Pakistan government has told leading rights activist Ansar Burney's family that it had no role in his deportation from India to Dubai, his brother said on Saturday.
"I spoke to the Foreign Office and the officials told me that Pakistan had no role in the deportation," Sarim Burney, the activist's brother, told PTI.
Ansar Burney, who played a key role in the release of Indian death row prisoner Kashmir Singh and has been campaigning for clemency for another death row prisoner Sarabjit Singh, was deported from New Delhi shortly after he arrived at Indira Gandhi Airport on Friday night.
Indian officials said he was deported because a "look-out" notice had been issued against him.
Sarim, who works with his elder brother in the Burney Welfare Trust, said the Trust would ask the Pakistan foreign office to take up the issue with the Indian authorities.
"Some people are saying that he was deported because he was taking up the issue of Pakistani prisoners being held in Indian jails. They are suggesting that there is some sort of understanding between the two countries that the issue of prisoners should be taken up only by the two governments and not by individuals like Ansar Burney," Sarim said.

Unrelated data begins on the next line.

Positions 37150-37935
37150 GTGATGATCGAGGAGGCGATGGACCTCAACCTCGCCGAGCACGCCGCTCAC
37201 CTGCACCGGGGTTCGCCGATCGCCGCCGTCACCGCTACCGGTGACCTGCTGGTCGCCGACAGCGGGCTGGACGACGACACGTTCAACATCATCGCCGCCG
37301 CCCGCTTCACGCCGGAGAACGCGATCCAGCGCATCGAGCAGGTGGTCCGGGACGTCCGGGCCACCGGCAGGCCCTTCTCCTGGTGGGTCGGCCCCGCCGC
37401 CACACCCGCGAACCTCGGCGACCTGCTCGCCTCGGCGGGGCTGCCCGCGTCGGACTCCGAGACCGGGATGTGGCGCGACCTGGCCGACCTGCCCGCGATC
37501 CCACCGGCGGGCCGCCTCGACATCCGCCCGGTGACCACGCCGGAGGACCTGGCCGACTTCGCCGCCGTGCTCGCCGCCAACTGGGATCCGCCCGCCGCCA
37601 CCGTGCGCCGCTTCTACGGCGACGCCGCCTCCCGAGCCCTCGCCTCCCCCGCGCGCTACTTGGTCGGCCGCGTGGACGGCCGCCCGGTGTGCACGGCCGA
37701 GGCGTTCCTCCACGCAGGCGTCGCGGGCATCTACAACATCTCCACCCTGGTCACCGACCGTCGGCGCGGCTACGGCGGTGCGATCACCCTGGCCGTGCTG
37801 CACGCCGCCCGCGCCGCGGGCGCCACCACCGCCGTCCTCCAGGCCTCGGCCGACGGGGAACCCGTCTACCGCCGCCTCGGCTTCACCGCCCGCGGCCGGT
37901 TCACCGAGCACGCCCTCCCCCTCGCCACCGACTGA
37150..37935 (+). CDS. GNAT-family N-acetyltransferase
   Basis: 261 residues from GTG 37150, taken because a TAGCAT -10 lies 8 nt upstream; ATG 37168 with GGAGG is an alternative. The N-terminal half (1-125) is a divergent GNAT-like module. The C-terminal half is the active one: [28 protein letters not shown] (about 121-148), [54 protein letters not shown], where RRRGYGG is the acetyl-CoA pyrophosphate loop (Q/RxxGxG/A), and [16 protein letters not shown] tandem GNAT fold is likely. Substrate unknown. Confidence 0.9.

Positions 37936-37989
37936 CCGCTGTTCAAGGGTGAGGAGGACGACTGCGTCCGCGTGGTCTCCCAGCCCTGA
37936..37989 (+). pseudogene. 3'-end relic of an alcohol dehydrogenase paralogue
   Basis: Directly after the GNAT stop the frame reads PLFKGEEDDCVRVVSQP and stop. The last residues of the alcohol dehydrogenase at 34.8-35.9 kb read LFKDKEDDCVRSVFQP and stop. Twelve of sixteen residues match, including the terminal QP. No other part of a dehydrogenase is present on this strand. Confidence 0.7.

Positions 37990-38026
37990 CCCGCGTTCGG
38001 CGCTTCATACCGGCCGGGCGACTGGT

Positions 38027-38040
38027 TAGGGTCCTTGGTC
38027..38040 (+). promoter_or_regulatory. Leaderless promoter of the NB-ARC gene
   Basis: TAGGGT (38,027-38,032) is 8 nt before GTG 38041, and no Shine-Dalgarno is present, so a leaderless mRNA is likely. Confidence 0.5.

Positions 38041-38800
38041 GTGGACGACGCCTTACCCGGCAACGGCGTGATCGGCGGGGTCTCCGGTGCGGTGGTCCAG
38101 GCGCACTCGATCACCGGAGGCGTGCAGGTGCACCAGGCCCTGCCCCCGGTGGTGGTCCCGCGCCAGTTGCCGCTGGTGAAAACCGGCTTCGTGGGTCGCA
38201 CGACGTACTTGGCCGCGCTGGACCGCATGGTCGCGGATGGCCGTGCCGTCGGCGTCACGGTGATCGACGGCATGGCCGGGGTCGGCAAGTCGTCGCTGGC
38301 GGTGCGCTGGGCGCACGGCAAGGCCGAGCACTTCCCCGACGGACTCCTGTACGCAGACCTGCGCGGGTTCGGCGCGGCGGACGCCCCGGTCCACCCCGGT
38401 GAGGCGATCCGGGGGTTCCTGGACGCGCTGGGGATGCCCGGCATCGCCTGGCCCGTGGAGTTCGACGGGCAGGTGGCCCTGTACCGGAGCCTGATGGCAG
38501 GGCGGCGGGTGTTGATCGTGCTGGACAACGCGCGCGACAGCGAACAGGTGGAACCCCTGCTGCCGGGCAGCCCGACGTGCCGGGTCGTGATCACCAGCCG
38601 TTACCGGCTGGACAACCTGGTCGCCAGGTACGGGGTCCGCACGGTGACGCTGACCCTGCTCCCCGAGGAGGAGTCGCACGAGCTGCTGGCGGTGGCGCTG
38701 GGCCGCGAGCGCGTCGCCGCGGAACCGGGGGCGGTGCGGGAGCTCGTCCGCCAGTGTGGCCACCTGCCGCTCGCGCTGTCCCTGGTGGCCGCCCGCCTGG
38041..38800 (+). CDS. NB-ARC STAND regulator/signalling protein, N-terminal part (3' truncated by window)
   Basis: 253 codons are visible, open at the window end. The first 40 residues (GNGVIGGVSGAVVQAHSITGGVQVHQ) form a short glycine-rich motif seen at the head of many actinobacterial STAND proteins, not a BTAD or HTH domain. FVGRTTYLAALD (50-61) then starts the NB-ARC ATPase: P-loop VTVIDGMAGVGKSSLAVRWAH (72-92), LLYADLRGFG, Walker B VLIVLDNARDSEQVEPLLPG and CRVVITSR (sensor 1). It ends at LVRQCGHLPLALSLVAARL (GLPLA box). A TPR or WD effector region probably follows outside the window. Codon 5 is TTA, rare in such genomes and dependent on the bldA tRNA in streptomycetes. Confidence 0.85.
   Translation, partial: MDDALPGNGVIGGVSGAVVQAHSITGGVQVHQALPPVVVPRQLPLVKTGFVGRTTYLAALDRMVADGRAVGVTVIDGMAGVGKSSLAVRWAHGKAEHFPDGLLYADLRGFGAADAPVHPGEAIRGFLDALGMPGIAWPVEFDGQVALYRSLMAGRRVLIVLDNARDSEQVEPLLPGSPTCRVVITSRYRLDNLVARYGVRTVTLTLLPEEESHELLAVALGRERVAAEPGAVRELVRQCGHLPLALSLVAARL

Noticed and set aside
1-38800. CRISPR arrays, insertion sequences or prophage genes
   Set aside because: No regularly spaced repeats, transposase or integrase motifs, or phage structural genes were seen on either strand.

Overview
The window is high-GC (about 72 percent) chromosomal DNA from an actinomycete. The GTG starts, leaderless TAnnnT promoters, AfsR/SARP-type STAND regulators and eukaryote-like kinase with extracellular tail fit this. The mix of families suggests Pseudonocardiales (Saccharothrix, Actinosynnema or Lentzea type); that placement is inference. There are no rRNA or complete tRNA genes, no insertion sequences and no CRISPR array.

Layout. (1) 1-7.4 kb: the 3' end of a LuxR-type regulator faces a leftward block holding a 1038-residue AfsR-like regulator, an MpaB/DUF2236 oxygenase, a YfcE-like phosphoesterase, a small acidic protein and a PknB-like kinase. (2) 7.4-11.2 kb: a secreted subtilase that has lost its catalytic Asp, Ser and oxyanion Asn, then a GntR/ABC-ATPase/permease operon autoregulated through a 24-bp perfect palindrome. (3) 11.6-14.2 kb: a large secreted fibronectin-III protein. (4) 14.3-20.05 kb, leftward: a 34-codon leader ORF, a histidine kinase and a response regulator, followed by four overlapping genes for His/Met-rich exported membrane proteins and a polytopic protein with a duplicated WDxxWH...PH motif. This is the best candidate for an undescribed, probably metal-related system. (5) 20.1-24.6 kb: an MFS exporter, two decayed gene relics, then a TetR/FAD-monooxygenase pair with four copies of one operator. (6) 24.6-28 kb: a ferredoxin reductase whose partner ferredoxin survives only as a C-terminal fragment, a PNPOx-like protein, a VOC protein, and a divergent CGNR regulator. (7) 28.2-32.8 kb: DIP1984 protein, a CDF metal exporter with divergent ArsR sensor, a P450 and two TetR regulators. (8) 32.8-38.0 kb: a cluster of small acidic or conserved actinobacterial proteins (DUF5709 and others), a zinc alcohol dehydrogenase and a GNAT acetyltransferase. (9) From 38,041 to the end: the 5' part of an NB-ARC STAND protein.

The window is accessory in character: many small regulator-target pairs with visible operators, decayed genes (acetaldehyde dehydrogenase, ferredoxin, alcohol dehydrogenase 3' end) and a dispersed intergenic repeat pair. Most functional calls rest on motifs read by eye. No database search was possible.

He said the people of India should question their government on Burney's deportation, especially as he had done a lot for the cause of Indian prisoners in Pakistan.
Sarim said Burney had flown this morning from Dubai to London, where he would decide his next course of action.
Sarim claimed that Indian authorities at the Attari and Munabao borders had detained around 200 or more Pakistanis on charges of travelling on tampered visas.
"The embassy has confirmed 80 to us but we have got 100 applications from affected families. Ansar had gone there to not only attend a seminar on human rights but also speak to the Indian authorities on the detention of these innocent Pakistani prisoners," he said.
Burney came under criticism in Pakistan for his humanitarian work to secure the release of Indian prisoners including the high profile Kashmir Singh case.
He had visited India in April and met Home Minister Shivraj Patil and Foreign Secretary Shivshankar Menon. He had also met Sarabjit's family in Amritsar and filed a fresh petition seeking clemency for him on the basis of evidence provided by the family.
President Pervez Musharraf approved in February a mercy petition filed on behalf of Kashmir Singh, who spent 35 years on death row in Pakistani jails, by the human rights ministry, which was then headed by Burney.